Columnist: Eyiah, Joseph Kingsley
Asks Joe Kingsley Eyiah, OCT, Brookview MS, Toronto-Canada
The recent remark by the 2nd Lady of Ghana, Mrs Matilda Amissah-Arthur at Kukurantumi Presbyterian Primary School regarding supply of chalk to schools in Ghana has exposed the Ghana Education Service (GES) ‘big time’!
No wonder my good old friend, Mr Michael Nsowah, a former Director-General of Ghana Education Service (how are you doing, Mr Nsowah?) in a radio interview (Adom FM) on Thursday, July 16, 2015 criticized the 2nd Lady of the land of not being knowledgeable with Ghana’s education reform documents. He buttressed his criticism with the fact that, ‘ page 48 of the FCUBE Document mandates government to provide the essentials like chalk, pens, log books, registers and others for school….’ I couldn’t but agree with my veteran professional friend the more! For, even in the more advanced countries like Canada, chalk is being used in the classrooms.
Perhaps one can excuse Mrs Amissah-Arthur on the grounds that if the GES did its mandate well the primary school at Kukurantumi would not have appealed to the 2nd Lady for chalk! However, chalk is essential to teaching in school and ought to be seen as such, especially in a country like Ghana so lack of it in our schools is a problem.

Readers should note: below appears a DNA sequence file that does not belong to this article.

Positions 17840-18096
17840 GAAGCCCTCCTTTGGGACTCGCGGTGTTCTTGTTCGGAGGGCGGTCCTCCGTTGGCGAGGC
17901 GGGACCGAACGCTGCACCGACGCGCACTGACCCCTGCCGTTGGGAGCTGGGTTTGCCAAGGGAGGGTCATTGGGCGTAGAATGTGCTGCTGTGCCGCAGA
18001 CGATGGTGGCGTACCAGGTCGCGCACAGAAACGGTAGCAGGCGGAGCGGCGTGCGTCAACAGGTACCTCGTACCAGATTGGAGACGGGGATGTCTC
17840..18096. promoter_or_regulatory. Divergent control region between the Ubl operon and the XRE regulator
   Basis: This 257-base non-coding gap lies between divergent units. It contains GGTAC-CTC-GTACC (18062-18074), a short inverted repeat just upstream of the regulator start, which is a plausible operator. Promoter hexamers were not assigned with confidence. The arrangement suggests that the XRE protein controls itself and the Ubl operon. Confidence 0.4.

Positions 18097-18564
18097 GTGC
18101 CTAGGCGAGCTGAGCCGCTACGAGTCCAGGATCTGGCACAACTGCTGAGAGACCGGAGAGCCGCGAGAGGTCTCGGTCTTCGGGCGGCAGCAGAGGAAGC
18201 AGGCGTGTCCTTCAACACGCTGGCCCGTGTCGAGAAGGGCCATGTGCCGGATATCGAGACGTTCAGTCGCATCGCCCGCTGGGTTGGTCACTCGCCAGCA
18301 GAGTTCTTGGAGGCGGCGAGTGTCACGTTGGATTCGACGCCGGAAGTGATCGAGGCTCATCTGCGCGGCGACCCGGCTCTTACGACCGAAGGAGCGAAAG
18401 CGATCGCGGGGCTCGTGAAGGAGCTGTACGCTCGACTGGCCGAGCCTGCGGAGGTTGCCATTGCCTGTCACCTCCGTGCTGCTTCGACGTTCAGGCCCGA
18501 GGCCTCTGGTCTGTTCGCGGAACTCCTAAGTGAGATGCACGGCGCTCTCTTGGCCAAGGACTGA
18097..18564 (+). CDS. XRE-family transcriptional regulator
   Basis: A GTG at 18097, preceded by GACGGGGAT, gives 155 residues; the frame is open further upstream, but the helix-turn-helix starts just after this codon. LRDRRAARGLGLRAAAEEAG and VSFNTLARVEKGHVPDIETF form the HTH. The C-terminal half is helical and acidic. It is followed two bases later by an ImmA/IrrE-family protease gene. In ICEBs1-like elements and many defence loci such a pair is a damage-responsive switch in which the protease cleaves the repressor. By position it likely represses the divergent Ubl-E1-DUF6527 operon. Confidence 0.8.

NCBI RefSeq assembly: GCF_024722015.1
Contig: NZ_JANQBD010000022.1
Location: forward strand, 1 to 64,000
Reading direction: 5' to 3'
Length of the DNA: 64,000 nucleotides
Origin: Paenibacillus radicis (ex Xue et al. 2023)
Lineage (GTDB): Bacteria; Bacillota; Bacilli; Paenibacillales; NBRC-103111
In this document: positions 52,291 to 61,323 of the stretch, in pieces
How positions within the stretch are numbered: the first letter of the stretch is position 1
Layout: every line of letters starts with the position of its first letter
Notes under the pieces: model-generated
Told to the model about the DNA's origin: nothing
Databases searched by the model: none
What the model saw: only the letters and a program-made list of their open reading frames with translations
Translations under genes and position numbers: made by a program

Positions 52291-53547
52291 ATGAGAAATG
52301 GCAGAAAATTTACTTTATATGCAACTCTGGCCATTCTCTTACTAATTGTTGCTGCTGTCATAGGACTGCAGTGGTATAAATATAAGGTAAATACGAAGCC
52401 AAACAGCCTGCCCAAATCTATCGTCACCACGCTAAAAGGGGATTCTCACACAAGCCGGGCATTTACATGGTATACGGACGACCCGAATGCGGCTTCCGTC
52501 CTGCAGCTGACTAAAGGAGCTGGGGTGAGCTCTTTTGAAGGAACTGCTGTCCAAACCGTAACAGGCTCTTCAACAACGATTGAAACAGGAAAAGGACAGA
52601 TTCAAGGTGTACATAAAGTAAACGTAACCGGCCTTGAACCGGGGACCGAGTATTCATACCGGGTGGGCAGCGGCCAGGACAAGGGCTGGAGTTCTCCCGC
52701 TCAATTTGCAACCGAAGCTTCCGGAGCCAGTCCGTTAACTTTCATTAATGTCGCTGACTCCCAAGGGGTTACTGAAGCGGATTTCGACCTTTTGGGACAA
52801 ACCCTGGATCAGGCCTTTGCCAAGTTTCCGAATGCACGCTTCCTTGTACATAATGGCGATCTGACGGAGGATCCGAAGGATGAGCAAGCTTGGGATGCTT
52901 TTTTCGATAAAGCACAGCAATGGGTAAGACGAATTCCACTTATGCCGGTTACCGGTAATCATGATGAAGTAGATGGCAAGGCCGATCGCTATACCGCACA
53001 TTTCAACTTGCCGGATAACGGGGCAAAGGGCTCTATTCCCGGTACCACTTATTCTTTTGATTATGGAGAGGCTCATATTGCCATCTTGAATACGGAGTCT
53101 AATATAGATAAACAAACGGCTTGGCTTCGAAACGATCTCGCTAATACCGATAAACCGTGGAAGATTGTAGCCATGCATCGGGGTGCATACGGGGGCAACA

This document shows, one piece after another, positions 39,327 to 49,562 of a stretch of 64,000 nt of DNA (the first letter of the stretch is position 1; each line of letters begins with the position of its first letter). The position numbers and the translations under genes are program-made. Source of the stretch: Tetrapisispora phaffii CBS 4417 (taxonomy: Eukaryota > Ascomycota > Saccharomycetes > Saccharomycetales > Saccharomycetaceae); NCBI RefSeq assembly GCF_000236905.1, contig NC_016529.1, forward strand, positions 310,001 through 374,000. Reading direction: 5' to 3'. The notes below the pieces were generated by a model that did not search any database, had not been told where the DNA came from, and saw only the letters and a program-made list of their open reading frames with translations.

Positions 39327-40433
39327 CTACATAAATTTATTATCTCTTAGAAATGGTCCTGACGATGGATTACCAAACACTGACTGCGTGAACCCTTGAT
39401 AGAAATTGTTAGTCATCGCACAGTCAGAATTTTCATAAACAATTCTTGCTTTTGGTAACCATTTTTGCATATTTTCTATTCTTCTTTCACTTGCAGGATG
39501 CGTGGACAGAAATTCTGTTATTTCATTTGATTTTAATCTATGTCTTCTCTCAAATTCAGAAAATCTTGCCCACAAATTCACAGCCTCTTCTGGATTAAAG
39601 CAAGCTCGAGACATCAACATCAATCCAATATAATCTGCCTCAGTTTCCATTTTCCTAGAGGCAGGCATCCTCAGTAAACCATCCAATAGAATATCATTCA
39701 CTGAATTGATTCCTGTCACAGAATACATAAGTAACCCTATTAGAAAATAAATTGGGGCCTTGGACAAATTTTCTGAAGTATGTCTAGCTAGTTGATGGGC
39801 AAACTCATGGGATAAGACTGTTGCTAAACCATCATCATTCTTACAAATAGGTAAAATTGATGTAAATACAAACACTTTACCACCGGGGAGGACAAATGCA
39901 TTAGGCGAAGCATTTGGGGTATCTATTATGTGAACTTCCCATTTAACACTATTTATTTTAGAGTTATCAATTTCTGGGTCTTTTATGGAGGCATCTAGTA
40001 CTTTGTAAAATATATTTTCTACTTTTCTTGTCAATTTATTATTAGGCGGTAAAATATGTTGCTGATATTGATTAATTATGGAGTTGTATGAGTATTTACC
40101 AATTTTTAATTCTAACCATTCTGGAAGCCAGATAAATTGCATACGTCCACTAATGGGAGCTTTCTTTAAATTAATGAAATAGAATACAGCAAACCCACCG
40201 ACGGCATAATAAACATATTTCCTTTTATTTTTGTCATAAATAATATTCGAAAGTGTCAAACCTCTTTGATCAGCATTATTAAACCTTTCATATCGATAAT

Unfortunately, some Ghanaians are already playing politics with the issue! Some are questioning the wisdom of the Headmistress of the school who received donations of computers and accessories from the 2nd Lady, for asking for chalk instead of scholarships for students! One may ask: What is the wisdom in the government supplying shoes to students at the expense of supplying chalk to schools?
All politics aside, I have a humble suggestion for the GES. The GES must strongly advise the government of the day on priorities for the classroom as far as Learning & Teaching Materials (LTM). I use to be a resource personnel in LTM in the 1980s while I was teaching in Ghana. I even published a booklet on LTM for Training College Students and Classroom Teachers titled ‘PRACTICAL TEACHING MADE EASY’ in November, 1987 which was in hot demand in most of the then Teacher Training Colleges in Ghana. In the booklet, I emphasized under ‘Non-Projected Materials’ the importance of the chalk as an essential chalkboard companion! Though times have changed, technology has developed, the role of the chalk as LTM is still important in the classroom!
As being practiced in School Boards in Canada, teachers are given individual budget by which they order their classroom essentials like chalk, paper, exercise books, crayons and others at the beginning of every school year. Such orders are co-ordinated by the school board and purchased from reputable distribution centres which ship the orders directly to the schools. Can’t the GES do the same through its districts?
Teachers need chalk in our schools so LET THERE BE CHALK IN SCHOOLS!